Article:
Investing is an essential aspect for growing any kind of significant wealth throughout one’s life. The meaning of ‘wealth’ here is relative to each individual, and their personal financial goals. Some people have plenty of money to invest, and know exactly how to build a successful investment strategy. Others, however, feel like they don’t make enough to invest or aren’t informed enough to invest successfully over time. The good news for those who feel this way is that there are now apps to help with both of these investing concerns! We will highlight some of our favorites below to help you find the one that fits your personal situation best.


Acorns is the perfect concept for those who feel they just don’t have enough money to invest in the market. They have an automated investing feature called Round-Ups that invests money for you automatically. Every time you use your credit card, Acorns will round up to the nearest dollar and invest the difference into your account! This makes investing seamless and pain free for you because you will hardly notice it is happening. They offer various investing options, and have low monthly fees ($1, $2, and $3 monthly). Once your account grows and surpasses the $5,000 mark there is simply a flat fee of 0.25% per year. To help even further, Acorns offers free services for college students with valid .edu email addresses. They offer free services for up to 4 years.


Stash is another investment app that is built for those who feel they don’t have enough to invest. With monthly fees as little as $1 per month for the beginner package, you can learn the proper investment strategies for a small fee. Combine that with the fact you only need $5 to open your account and begin investing, this is affordable for any budget. Similar to Acorns, once your account grows beyond $5,000 they charge the same 0.25% annual fee.


Robinhood is an investment platform for those who already have a decent handle on how to invest. The benefit here is they have zero-fee transactions. Most trading platforms will charge anywhere from $2-7 per transaction. That means if you have a smaller trading account and you trade frequently, these fees can start adding up over time. Don’t forget that these fees are based on each transaction, and each trade has 2 transactions. That could add up to $14 per trade ($7 for buying then $7 for selling). Robinhood has been a growing company and now offers a wide variety of investment options, now including Bitcoin and Ethereum.


Webull is very similar to Robinhood, offering no-fee investing. They offer account opening fees of $0, account management fees of $0, and trade commissions of $0. Certain investment options within their platform will come with fees from the SEC and FINRA, which are unavoidable on any trading platform. These fees can range from $0.01-5.95 per transaction. They have a wide variety of investment options and investing tools to help you make more informed decisions with your hard earned money.


Betterment builds a personalized portfolio and uses algorithms to automatically invest for you. These algorithms are also constantly rebalancing your portfolio for you. This is as hands-off as active investing gets since everything is automated. They offer low-fee investing plans, with their digital plan having a 0.25% fixed annual fee. There is no minimum deposit for the digital plan. Potentially the biggest benefit Betterment offers is their automated tax-loss harvesting strategies. They constantly rebalance the portfolio to minimize the impact of taxes as best as possible. Betterment also offers their own high-yield savings account, offering up to 2.38% interest with Betterment Everyday.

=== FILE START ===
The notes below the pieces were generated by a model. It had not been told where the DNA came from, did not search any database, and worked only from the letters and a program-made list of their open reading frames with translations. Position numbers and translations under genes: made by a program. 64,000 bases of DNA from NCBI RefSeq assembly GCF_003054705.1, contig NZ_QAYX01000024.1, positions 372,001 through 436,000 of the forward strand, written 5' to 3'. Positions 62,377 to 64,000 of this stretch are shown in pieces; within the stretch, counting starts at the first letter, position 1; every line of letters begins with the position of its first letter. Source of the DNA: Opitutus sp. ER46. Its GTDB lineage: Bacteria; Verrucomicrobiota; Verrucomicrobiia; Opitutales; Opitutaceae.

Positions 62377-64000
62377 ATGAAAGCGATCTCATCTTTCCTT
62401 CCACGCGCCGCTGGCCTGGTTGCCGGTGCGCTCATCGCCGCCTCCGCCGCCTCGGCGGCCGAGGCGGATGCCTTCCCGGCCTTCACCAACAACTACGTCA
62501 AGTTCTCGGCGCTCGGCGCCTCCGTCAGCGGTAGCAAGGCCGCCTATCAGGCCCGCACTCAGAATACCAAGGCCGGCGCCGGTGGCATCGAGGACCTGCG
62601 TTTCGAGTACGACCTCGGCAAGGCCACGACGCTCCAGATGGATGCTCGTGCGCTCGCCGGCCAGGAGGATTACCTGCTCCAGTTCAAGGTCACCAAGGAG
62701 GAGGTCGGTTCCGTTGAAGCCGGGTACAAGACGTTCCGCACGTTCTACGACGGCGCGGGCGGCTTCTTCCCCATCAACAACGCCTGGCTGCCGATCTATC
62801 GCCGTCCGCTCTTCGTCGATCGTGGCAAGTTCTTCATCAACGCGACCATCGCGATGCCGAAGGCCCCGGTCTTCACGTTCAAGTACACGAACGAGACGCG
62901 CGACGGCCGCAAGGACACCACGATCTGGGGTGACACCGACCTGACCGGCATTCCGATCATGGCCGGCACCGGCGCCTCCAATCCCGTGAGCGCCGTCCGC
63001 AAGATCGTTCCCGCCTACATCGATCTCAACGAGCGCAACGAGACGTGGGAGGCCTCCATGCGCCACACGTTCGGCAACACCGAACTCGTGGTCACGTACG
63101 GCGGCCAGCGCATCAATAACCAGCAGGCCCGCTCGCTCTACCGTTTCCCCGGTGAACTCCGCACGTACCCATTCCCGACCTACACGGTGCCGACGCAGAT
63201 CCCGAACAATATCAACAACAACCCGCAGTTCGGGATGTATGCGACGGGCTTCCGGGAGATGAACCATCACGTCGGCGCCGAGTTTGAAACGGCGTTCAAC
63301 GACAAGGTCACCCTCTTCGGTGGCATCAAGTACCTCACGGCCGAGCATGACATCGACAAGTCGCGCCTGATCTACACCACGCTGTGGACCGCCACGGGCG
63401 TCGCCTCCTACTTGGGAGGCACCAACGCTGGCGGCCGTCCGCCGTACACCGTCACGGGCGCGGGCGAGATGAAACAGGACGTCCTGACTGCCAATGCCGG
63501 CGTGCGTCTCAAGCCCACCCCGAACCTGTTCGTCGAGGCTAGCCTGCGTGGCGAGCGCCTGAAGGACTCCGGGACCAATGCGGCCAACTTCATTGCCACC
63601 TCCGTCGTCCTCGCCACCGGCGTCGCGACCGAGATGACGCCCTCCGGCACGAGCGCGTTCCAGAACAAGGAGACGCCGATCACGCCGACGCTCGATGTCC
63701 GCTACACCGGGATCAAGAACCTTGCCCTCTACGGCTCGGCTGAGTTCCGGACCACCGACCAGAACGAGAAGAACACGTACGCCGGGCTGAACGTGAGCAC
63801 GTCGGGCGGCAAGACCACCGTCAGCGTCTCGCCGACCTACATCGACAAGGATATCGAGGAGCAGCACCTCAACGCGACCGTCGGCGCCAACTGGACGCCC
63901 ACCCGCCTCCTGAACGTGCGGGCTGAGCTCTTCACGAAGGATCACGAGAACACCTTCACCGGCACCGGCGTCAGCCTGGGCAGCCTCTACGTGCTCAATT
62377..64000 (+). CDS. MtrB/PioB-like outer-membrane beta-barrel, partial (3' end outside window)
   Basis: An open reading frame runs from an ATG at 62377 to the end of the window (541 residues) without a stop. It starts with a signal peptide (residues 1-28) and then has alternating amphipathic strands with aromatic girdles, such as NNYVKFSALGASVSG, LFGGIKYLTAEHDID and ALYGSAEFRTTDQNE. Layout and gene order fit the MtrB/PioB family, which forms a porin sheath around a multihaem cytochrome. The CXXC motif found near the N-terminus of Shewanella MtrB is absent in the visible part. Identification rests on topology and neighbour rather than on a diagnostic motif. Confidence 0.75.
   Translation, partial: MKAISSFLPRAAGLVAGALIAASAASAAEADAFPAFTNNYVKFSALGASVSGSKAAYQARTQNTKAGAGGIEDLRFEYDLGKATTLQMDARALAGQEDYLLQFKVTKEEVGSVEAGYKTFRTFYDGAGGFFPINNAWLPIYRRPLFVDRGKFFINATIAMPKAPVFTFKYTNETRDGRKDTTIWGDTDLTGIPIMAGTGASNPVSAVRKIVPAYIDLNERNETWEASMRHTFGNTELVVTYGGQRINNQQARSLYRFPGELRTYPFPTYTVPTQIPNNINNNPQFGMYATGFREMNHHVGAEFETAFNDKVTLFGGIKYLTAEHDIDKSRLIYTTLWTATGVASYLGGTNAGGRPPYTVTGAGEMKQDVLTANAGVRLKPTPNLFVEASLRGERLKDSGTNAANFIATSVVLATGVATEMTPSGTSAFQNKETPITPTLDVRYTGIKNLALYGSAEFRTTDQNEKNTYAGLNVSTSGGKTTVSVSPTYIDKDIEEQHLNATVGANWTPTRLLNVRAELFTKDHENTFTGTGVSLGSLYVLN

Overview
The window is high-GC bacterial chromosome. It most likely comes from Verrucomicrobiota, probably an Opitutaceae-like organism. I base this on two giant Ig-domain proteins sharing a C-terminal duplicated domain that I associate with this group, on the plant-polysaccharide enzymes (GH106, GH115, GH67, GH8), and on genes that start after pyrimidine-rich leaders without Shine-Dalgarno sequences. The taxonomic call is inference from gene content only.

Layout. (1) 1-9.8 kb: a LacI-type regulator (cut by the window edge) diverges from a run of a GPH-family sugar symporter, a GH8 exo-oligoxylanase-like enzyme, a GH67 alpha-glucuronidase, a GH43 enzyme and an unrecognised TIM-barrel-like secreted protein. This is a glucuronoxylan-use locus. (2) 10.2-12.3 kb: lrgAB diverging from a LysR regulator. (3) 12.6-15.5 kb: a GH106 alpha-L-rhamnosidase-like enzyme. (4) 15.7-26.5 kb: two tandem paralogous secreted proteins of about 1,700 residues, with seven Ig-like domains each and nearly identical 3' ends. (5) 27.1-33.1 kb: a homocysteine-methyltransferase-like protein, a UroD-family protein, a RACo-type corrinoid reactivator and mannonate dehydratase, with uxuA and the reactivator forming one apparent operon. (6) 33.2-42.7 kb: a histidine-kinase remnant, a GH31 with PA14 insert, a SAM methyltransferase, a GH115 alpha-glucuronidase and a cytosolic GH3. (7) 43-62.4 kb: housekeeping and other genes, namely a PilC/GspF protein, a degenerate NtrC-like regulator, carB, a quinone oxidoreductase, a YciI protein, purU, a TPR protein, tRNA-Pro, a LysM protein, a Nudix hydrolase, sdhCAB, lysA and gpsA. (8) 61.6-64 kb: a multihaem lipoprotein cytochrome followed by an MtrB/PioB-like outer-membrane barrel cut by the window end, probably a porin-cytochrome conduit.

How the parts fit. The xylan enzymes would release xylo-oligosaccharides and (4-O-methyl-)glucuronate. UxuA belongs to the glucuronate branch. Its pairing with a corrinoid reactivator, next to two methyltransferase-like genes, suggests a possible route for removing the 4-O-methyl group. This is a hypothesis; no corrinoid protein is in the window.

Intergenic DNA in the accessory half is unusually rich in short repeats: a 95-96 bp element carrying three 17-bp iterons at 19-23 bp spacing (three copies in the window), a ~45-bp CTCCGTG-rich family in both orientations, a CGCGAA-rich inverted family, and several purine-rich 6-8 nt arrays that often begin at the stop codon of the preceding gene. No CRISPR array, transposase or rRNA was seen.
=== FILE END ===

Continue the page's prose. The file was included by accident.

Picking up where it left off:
Wealthfront is similar to Betterment by offering automated investing using algorithms to invest for you. They also programmed similar tax-loss harvesting tactics into their algorithms to minimize the blow from taxes related to investing. Wealthfront gets its edge over competitors by offering no fees on managing up to $10,000! Above this threshold, they charge a flat 0.25% management fee. Additionally, they offer a variety of specific investment plans/services for some of life’s big dollar items. They have a college tuitions savings account offering for parents and retirement planning accounts. They have some unique software services as well that provide home-buying advice to help you with the stressful task of buying a home. Wanting to take a sebatacle to travel the world, but not sure how long you can conservatively cut loose for? They have a software program that evaluates your full financial picture and helps you plan the trip of a lifetime. Take a look, you may discover you can take off far more time than you thought and still be in good financial health!

This article is for those who have read all other ‘Stock Market 101’ articles and now want to know their investment options for their capital based upon our current market outlook.

Market Risks

There’s no doubt that the stock market has been on an incredible run, and if you’re a wise investor, you have benefited greatly from it. However, investments are all about risk versus rewards and selecting favorable outcomes. Let’s take a look at the risk:reward breakdown based on where the market might be heading.

Our view is that due to all the factors discussed in previous articles, the upside reward potential is roughly 5%. This means that IF the market continues it’s historic bull run, we don’t believe it will gain any more than 5% above it’s previous highs.  So if that’s the reward, what’s the risk?

It’s hard to say for certain, but if the market crashes like it did in 2001 or 2008, the terrifying downside risk would be around a 50% loss. Yes, you read that correctly, half of the money you’ve been diligently saving over years, or maybe even decades, could be wiped out.  If you find that number absurd and don’t believe it can happen, we encourage you to take a look at what happened in 2008. Read some of the stories of those on the brink of retirement who, in a matter of a few months, could no longer afford to retire.

You’ll often hear people say things such as “just ride the wave” or “you can’t time the market”. Those phrases serve no purpose other than to deter you from trying to make sense of what’s happening in our financial world. Timing the market is only something active traders and hedge fund managers need to worry about because that extra 1% means so much more to them.